Without a lot of dough or high-tech equipment, hospitals can conquer a dangerous infection.

For the past few years, drug-resistant staph (MRSA, for methicillin-resistant Staphylococcus aureus) has run rampant  in clinics, prisons, schools and gyms, generating scary, sci-fi headlines. MRSA preys especially easily on those with immune damage—including folks with HIV—and has killed  patients in hospitals all around the U.S.

A Pittsburgh hospital joined a pilot program and fought back. It instituted several simple preventive measures (common in European health care settings), such as testing all entering patients for MRSA, using a swab of nasal passages and isolating and treating those with the infection.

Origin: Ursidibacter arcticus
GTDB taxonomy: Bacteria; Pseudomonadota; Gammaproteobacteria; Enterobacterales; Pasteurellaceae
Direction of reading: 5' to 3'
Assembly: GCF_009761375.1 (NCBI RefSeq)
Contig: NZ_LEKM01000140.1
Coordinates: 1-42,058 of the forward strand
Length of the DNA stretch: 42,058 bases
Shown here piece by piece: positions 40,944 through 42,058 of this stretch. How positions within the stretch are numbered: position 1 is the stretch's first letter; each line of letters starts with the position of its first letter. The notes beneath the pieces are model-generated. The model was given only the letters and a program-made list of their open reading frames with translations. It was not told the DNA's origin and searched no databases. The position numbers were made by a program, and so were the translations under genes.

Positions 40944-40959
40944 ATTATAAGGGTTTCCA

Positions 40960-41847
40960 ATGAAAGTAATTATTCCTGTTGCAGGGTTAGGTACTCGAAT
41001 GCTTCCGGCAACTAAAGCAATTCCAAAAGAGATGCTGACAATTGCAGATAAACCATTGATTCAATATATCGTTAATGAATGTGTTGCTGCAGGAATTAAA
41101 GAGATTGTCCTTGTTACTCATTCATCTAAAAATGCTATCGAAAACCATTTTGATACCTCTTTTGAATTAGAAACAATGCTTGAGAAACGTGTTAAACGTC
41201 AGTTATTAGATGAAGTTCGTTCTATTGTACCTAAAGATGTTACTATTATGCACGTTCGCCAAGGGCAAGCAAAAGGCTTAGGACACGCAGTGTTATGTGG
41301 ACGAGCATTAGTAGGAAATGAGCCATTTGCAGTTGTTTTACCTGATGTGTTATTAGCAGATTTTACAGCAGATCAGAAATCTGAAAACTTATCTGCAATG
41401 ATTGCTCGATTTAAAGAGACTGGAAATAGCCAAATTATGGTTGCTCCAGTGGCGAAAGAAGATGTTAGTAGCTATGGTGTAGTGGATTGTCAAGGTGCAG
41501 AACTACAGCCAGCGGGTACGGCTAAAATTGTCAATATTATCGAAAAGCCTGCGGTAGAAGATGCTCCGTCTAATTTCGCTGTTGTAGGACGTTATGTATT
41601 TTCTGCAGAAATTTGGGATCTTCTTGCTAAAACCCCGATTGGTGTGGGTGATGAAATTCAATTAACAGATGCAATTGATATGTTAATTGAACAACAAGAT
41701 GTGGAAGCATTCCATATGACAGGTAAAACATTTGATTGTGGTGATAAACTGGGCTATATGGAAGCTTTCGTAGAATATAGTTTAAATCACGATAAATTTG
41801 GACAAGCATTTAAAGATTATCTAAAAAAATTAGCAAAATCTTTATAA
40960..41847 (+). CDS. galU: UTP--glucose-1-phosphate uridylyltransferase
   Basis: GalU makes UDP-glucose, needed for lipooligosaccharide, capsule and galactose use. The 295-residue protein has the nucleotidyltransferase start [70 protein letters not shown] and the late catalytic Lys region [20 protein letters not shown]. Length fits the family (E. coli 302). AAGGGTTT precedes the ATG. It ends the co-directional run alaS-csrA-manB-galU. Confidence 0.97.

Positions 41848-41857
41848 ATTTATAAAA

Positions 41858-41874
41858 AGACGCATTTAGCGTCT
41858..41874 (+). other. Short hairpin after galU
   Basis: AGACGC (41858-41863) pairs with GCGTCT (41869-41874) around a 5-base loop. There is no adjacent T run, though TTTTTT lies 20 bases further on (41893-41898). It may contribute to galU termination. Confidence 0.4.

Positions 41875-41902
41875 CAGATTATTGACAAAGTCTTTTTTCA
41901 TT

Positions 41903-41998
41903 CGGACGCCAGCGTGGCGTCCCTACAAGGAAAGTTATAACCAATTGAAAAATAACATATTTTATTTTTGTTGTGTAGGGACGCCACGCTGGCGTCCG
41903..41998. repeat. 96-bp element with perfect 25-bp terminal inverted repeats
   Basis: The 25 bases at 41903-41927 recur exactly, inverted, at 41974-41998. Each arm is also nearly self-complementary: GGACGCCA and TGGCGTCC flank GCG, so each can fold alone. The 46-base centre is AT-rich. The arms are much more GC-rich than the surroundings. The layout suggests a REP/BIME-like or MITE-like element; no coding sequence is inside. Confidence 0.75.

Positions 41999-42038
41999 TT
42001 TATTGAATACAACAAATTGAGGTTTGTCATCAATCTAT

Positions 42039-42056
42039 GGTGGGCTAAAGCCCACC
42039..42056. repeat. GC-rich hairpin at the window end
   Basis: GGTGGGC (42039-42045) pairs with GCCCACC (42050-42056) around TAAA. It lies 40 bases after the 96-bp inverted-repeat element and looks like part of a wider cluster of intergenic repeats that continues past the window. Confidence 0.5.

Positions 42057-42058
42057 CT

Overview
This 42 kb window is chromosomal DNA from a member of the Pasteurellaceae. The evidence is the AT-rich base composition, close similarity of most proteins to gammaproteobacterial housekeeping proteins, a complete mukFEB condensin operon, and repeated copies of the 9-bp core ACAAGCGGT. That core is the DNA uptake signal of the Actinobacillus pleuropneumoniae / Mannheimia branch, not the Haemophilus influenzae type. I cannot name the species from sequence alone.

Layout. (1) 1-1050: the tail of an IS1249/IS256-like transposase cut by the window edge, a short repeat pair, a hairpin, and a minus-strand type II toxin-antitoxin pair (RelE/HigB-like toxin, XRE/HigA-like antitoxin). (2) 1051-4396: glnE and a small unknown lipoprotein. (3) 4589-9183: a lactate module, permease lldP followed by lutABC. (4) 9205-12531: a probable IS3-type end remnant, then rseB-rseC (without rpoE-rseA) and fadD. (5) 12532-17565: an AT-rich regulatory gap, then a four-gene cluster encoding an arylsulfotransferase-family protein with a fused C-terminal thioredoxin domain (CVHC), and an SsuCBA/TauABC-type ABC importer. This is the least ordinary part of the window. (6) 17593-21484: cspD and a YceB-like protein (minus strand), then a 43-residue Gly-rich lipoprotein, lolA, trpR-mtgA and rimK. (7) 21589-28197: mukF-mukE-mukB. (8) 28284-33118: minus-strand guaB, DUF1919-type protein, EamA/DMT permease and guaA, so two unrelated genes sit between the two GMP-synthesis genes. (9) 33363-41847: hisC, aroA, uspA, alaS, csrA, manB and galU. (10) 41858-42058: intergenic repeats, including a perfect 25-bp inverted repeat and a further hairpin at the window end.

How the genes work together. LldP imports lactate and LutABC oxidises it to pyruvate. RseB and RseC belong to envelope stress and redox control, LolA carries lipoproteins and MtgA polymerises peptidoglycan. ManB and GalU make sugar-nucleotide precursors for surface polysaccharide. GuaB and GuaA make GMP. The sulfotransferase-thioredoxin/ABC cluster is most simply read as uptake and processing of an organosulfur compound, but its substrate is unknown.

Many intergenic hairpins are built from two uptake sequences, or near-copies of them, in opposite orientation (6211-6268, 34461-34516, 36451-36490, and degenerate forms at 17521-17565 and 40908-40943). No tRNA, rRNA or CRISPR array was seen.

The hospital also outfitted every room with its own blood-pressure cuff, stethoscope and container of foaming antibacterial hand cleaner. And it motivated employees to take responsibility for battling MRSA. Their enthusiasm was infectious: MRSA cases in the hospital’s surgical unit fell by 78%